“The case of La Penca is not closed,” William Céspedes, a survivor of the 1984 bombing of a press conference in a remote jungle location near the Nicaragua-Costa Rica border, told a small group of journalists gathered inside the Prosecutor’s Office in San José Tuesday. “The investigation has been reactivated and has been advancing.”
No one has been held responsible for the explosion, which killed three journalists and injured many other people.
Céspedes, who in 1984 was a journalist for Radio Reloj news station, is among four survivors of the bombing who met this week with the prosecutor now handling the case to be briefed on the government’s investigation nearly 23 years after the tragedy. After the meeting, the four told the press they could not share the details of their two-hour conversation because the case is still under investigation. They did, however, say the meeting gave them renewed hope.
“I feel that (the case) is no longer in the dark,” said Nelson Murrillo, who worked for Channel 6 TV News at the time of the bombing and who requested the meeting.
“Instead, I feel there are some small lights that are beginning, little by little, to clear the dark path.”
On May 30, 1984, a bomb ripped through a gathering of guerrillas and journalists, who had arrived from Costa Rica for a press conference with Nicaraguan rebel leader Éden Pastora at the rebel base La Penca, on the northern side of the San Juan River between Nicaragua and Costa Rica. Tico Times reporter Linda Frazier, 38, Channel 6 TV News cameraman Jorge Quirós, 24, and his sound technician Evelio Sequeira, 43, died from injuries sustained during the explosion.
While no one has ever been arrested for the attack, investigations have produced theories fingering both the U.S. Central Intelligence Agency (CIA) and the Nicaraguan Sandinistas as the culprits. The bomber, who passed himself off as a Danish reporter named Per Anker Hansen, was later identified as Vital Roberto Gaguine, a leftist Argentinean revolutionary with ties to the Sandinistas. Gaguine reportedly died in a 1989 attack by leftist guerillas on the Argentine barracks (TT, May 28, 2004).
Chief Prosecutor Francisco Dall’Anese said in a 2004 letter responding to inquiries from the Ombudsman’s Office that the investigation was at a dead stop, mostly because the United States would not allow access to some documents declared secret. He added that Costa Rica’s inability to obtain the extradition of U.S. citizen John Hull – who allegedly coordinated CIA flights of drugs and arms to and from a landing strip on his farm in Costa Rica’s Northern Zone – and Cuban-American Felipe Vidal from the United States had further impeded the investigation (TT, May 28, 2004). Costa Rican authorities “provisionally” charged the two with murder in 1990 in connection with the bombing at La Penca.
Alejandra Arce, the prosecutor now handling the La Penca case, told The Tico Times Wednesday that Hull and Vidal are no longer suspects in the case. Arce also said she is asking for information from the United States and Argentina in connection with the case, but not from Nicaragua.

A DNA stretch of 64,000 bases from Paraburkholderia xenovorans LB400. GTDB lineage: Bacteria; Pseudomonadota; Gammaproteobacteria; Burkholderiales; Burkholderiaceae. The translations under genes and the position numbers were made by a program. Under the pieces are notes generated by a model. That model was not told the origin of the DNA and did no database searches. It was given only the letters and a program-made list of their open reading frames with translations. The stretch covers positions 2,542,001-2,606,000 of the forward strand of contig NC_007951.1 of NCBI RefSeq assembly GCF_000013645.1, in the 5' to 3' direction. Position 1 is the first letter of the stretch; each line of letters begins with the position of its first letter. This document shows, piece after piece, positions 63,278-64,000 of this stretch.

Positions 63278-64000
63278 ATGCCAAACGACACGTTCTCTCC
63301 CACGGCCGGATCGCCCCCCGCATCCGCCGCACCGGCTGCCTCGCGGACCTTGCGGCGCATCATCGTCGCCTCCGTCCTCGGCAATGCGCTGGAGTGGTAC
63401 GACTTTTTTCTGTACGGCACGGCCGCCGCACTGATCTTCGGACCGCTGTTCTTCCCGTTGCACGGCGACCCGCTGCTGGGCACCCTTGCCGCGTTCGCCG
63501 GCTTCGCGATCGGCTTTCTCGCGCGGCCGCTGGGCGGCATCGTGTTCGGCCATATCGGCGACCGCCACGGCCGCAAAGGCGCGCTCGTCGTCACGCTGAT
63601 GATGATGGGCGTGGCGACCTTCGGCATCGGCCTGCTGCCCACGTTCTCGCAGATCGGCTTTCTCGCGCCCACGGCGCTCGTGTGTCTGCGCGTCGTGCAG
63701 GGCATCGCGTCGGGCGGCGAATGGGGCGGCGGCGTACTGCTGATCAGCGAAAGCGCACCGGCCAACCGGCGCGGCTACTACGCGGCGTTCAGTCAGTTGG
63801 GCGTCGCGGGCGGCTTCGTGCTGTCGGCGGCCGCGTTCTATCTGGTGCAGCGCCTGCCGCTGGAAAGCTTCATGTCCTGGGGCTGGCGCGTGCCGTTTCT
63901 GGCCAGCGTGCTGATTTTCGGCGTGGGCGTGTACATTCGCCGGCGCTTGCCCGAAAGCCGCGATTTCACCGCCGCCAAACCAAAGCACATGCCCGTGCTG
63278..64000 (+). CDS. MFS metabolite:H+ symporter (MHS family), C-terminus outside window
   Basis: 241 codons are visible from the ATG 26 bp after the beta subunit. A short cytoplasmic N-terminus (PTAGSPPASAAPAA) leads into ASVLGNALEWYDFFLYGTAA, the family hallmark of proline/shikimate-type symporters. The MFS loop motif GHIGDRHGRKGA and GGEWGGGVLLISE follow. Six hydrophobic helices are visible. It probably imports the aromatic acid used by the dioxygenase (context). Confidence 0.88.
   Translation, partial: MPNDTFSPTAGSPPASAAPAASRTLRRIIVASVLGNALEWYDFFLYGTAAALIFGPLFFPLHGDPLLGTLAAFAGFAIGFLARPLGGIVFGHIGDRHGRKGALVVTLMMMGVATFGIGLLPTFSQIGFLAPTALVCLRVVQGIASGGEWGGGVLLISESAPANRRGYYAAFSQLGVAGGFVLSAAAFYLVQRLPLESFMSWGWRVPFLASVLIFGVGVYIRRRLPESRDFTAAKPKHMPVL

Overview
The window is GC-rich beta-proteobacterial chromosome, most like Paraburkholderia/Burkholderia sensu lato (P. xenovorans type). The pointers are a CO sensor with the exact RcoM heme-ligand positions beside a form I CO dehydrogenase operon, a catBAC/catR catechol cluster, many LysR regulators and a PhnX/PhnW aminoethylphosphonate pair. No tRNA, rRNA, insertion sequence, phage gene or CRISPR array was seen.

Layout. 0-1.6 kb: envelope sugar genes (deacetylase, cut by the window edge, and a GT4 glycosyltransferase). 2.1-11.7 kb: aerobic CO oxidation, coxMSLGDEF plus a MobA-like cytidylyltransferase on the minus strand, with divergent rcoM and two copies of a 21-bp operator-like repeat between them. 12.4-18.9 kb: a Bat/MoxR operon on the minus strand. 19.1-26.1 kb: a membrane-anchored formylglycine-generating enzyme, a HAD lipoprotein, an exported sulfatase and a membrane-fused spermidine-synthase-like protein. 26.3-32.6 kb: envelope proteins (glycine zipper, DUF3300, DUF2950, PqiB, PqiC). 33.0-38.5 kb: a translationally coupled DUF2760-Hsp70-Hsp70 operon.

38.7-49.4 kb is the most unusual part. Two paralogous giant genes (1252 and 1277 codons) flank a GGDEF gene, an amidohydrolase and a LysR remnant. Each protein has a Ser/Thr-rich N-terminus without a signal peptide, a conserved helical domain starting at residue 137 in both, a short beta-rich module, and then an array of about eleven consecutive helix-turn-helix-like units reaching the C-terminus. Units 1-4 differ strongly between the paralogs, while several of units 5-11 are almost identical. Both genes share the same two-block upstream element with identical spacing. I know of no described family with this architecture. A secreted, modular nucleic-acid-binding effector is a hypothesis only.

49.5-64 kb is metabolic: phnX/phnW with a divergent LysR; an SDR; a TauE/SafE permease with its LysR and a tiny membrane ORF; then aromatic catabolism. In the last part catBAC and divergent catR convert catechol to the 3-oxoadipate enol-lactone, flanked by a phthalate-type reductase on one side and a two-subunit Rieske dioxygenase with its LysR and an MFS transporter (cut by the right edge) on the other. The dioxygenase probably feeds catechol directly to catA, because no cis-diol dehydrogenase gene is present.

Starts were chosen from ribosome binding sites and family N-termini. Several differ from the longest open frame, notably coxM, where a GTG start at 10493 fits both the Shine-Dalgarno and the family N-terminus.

Céspedes told the press that since Arce was assigned to the La Penca investigation in September 2005, she “retook the case with much more force… and began to work on very clear, specific aspects of the case” that allowed the Prosecutor’s Office to advance in its investigation.
The decades of impunity and near silence from Costa Rican authorities led the Costa Rican Journalists’ Association to file a case before the Inter-American Commission on Human Rights (IACHR) in August 2005, accusing the government of inactivity in the investigation. Meanwhile, the Journalists’ Association, along with Murrillo, continued to pressure the Prosecutor’s Office for information or access to the case file, which led to Tuesday’s meeting. Association members were not let in, however, as Costa Rican law says only those involved have access to ongoing investigations.
Arce told the survivors Tuesday, and later The Tico Times, that the rights commission has not formally contacted the Prosecutor’s Office regarding the case.
Heriberto Valverde, president of the Journalists’ Association, told The Tico Times the news was surprising, noting that in May the association’s board of directors sent a letter to the commission asking for an update on the status of the case. Tuesday night, the board of directors agreed to send another letter, Valverde said, adding the news they received that day from the Prosecutor’s Office.
“It is disrespectful on behalf of the commission to not have processed our complaint or responded to the letter,” he said.
Noting that the new prosecutor and rejuvenation of the investigation came just two months after their case was filed before the commission, Valverde concluded that their action prompted some results.
Despite what appeared on Tuesday to be news of renewed activity in the case – which Valverde said was pleasing – the association president said he still hopes the human rights commission will comment on the matter.
For La Penca survivor Céspedes, however, Tuesday’s meeting appeared to have renewed his faith.
“The Costa Rican judicial system has not abandoned the investigation of La Penca,” he said.